Credit Myths and Facts: Top 3 Credit Myths Busted!

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Did you know almost 78% of folks in the U.S. have believed in a credit myth at some time? As someone who navigated the ups and downs of rebuilding credit post-divorce, I’ve encountered quite a few myths. From fearing a credit check would tank my score to thinking carrying a balance boosts my creditworthiness. Credit guru Merrill Chandler busted over 350 myths, changing my whole outlook. Let’s dive into the real deal about credit myths and facts and how avoiding them makes you more fundable.

Leveraging credit education, I shifted from buying into credit myths to understanding credit realities. Thanks to Merrill’s guidance, I saw how false beliefs mess up our credit game. Let’s laugh off the myths and focus on what really strengthens our credit.

Key Takeaways

  • Credit myths are widespread, with 78% of Americans believing at least one.
  • Checking your credit doesn’t hurt your score; it’s essential for monitoring your financial health.
  • Carrying a balance is unnecessary; responsible management and timely payments are key.
  • Myths can significantly impact your fundability and creditworthiness.
  • Credit education is crucial in distinguishing myths from facts and building a solid credit profile.

Common Credit Myths That Need Immediate Busting

If you’ve believed in fairy tales, you know they can be misleading. The same is true for common credit myths. They’re misleading and harmful.

Credit myths and facts on momversusworld. Com

Myth #1: Credit Cards Are Bad

I once thought credit cards were bad. But truthfully, 77% of American adults use at least one. They’re useful for building credit scores if used correctly. Think of it as a chili-eating contest—great if managed right, harmful if not.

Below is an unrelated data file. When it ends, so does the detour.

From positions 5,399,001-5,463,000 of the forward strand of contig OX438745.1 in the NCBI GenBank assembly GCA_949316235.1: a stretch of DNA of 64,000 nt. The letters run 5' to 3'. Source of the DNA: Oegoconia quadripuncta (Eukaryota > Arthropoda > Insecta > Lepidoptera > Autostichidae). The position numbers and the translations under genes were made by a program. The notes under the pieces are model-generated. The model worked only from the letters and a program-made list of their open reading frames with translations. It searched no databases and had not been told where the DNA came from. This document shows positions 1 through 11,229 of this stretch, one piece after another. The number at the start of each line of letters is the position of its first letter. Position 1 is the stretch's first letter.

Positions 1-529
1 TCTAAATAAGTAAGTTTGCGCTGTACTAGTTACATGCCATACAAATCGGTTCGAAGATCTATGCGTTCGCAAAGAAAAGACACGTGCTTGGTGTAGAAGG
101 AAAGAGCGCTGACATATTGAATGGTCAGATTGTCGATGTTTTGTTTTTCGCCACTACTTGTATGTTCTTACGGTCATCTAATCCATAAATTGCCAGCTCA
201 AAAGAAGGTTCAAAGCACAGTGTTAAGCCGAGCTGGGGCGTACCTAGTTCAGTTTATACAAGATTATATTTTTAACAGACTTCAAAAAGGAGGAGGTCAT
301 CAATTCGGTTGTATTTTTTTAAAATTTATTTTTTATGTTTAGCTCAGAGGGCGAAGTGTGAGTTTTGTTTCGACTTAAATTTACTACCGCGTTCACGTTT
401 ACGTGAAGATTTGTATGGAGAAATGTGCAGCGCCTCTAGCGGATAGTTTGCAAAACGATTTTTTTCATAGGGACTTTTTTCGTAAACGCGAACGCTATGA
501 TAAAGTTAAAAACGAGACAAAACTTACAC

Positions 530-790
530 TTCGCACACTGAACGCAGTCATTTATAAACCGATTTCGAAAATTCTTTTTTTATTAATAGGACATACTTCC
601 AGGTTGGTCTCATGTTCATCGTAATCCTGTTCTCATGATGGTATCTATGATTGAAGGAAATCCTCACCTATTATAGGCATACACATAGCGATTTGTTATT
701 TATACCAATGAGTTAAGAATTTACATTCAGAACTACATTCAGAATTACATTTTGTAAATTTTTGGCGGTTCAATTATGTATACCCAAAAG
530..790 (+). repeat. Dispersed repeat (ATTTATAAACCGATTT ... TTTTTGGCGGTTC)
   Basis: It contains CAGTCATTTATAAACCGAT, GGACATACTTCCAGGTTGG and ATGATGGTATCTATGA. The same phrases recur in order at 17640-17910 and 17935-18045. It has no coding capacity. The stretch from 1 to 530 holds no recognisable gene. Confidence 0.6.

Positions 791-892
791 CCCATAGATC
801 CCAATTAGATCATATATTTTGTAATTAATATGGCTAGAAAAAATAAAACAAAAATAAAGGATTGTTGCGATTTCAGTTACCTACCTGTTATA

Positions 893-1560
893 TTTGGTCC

Myth #2:  Checking Your Credit Hurts Your Score

There’s a myth that checking your score harms it. I feared checking my credit too. Yet, regular credit monitoring does not in fact lower your score. It’s crucial to monitor your report for mistakes or fraud.

 Myth #3: You Have to Carry a Balance

Some think you need to carry a balance to boost your score.


Contrary to popular belief, paying off your balance each month is better for your score. Your debt-to-credit ratio plays a major part in your score, just as your debt-to-income does. Remember, credit balance myths can lead to unwanted debt and likely originate from a beneficiary of a debtor’s poor choices. Always use your cards wisely.

The Real Impact of High Credit Card Balances

High credit card balances can really mess up your credit profile.


It’s like your second cousin’s loud friend crashes your peaceful weekend. Let’s talk about why this is bad and how knowing your credit utilization can help.

The real impact of high credit card balances
Credit utilization ratio or debt to credit ration explained on momversusworld. Com

Credit Utilization Ratio Explained

Alright, let’s talk credit utilization. It’s simple – think of it like how bad you gotta pee.

Your credit limit is your bladder capacity. Your balance is how full it is. Your credit utilization? Well, it’s starting to make you sweat, so you have really got to find some way to relieve it. 

Here’s the deal: You want to keep your financial bladder less than 30% full. It’s like always feeling comfortable, never desperate.

If your credit limit is 100 bucks, don’t go over 30. The emptier your tank, the better your credit score looks.

Maxing out your credit? That’s like holding it in for hours. Bad idea, folks, because you will absolutely pay the price and that one is going to hurt with a sting that takes a while to subside. You feeling me? 

So keep that balance low. Pay it down regularly. It’s like taking a pit stop before a long drive – smart and saves you from dancing in your seat later.

Remember, when it comes to credit, you want to feel like you just took a nice, long leak. Comfortable, relaxed, and ready for whatever comes next.

Keep it under 30%, and you’ll be golden. Literally and figuratively.